During their three-month break, the Padres tried to keep themselves in game shape as best they could, but there’s simply no re-creating the physical rigors of a real baseball game.
That is especially true for starting pitchers. By July, they’re usually reaching the 90-inning mark and fully capable of throwing a complete game. With just three weeks to build on what they hopefully maintained when spring training was stopped in March, we probably aren’t going to see many long outings when the season finally starts.
“We can probably expect a lot of bullpenning throughout the industry,” Padres manager Jayce Tingler said. “I think it’s safe to say that most teams’ starting pitching, it’s going to take a little bit longer to start getting into those seventh and eighth innings, so I’d expect a lot of teams to maybe carry extra pitching for those extra spots at least the first two weeks [when MLB teams can have 30 men on their active rosters].”
Right-hander Chris Paddack was looking forward to a full season with no restrictions. His rookie year was cut short out of concern about overworking his arm after elbow reconstruction surgery. Now, he and the rest of the staff are right back to careful inning counts.
“My next start -- my next outing here in San Diego -- will be about four innings,” Paddack said of his progression. “I’ll probably build up to five or six innings, come opening weekend.”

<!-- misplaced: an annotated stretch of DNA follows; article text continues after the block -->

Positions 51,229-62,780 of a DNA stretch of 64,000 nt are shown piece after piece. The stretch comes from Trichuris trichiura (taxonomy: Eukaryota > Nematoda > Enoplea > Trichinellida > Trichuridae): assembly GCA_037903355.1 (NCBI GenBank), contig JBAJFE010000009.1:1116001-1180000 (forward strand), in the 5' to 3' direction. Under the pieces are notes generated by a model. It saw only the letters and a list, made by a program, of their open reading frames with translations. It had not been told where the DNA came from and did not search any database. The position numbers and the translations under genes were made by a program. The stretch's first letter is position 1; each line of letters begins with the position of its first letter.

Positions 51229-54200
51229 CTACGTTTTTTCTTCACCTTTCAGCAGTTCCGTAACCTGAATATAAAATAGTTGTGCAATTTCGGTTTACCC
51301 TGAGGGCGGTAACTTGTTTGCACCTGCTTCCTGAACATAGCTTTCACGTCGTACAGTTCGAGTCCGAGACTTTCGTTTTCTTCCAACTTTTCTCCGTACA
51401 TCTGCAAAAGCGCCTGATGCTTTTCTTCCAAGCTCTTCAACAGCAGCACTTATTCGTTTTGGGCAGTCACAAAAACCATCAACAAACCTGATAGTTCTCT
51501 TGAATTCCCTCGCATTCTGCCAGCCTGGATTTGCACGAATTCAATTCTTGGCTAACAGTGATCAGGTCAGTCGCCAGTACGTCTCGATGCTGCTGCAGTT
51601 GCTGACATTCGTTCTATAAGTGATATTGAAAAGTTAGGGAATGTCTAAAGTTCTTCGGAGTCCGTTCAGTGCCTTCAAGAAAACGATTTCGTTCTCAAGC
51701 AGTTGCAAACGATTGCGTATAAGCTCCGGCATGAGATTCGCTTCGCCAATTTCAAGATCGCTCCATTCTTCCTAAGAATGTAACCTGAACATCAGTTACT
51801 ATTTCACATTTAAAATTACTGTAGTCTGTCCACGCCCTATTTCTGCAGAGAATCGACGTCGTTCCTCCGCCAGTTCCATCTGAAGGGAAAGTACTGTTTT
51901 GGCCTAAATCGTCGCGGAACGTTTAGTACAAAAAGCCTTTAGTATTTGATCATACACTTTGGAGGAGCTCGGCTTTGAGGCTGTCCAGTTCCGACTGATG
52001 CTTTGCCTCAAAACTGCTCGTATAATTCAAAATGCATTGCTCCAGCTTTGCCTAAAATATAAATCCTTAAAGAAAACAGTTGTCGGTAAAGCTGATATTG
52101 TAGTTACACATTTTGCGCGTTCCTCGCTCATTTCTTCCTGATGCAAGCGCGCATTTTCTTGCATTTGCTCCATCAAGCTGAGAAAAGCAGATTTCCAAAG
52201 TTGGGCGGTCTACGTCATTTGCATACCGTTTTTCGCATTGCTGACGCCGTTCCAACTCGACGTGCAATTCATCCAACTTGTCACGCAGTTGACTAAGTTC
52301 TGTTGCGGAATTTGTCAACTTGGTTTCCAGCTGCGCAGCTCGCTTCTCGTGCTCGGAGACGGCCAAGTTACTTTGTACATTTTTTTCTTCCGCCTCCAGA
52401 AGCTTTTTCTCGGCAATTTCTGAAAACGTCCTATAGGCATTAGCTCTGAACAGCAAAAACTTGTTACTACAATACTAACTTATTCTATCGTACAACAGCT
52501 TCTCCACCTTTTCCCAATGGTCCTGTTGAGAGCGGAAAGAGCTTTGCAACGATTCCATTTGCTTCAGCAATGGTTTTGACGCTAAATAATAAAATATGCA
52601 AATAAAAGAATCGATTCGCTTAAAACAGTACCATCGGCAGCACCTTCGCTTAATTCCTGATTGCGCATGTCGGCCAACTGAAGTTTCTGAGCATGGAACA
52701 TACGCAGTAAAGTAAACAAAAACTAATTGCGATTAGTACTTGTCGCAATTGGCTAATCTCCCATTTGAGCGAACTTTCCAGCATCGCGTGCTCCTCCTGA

To help accelerate the preparation process, the Padres have been creating as close to a regular-season atmosphere as possible.
“Being away from the game for three months, it can be a little challenging to get a little pep in your step and get back into learning how to pitch,” Paddack said. “You can go out there and throw, but you’ve gotta learn how to pitch again.”
That’s where guys like Manny Machado come in. One of the most dangerous hitters in the game, Machado has been taking live at-bats against Paddack and the rest of the staff.
“I faced him last outing," Paddack said. "I think getting feedback from one of our top guys is very crucial. If he beats you, it doesn’t matter right now, so being able to pick his brain as much as I can [is great].”
Machado and the rest of the Padres hitters are sharing information with pitchers that they usually guard as state secrets … and vice-versa.
“We’re going to be able to give them feedback on things,” Machado said. “You know, 'Hey, your pitch is moving this way,' or, 'Why did you try doing this in a certain situation?' I think this is a unique spot where you can kind of help each other out.”
“My biggest goal when I set foot on the mound is to give them a good look, as well,” Paddack said. “I think if we can hold each other accountable, then at the end of the day, we’re going to be ready for July 24.”
The team that best figures out how to navigate this unprecedented season is likely the one that will be left standing in October, so right now they’re going to try … and share … pretty much anything.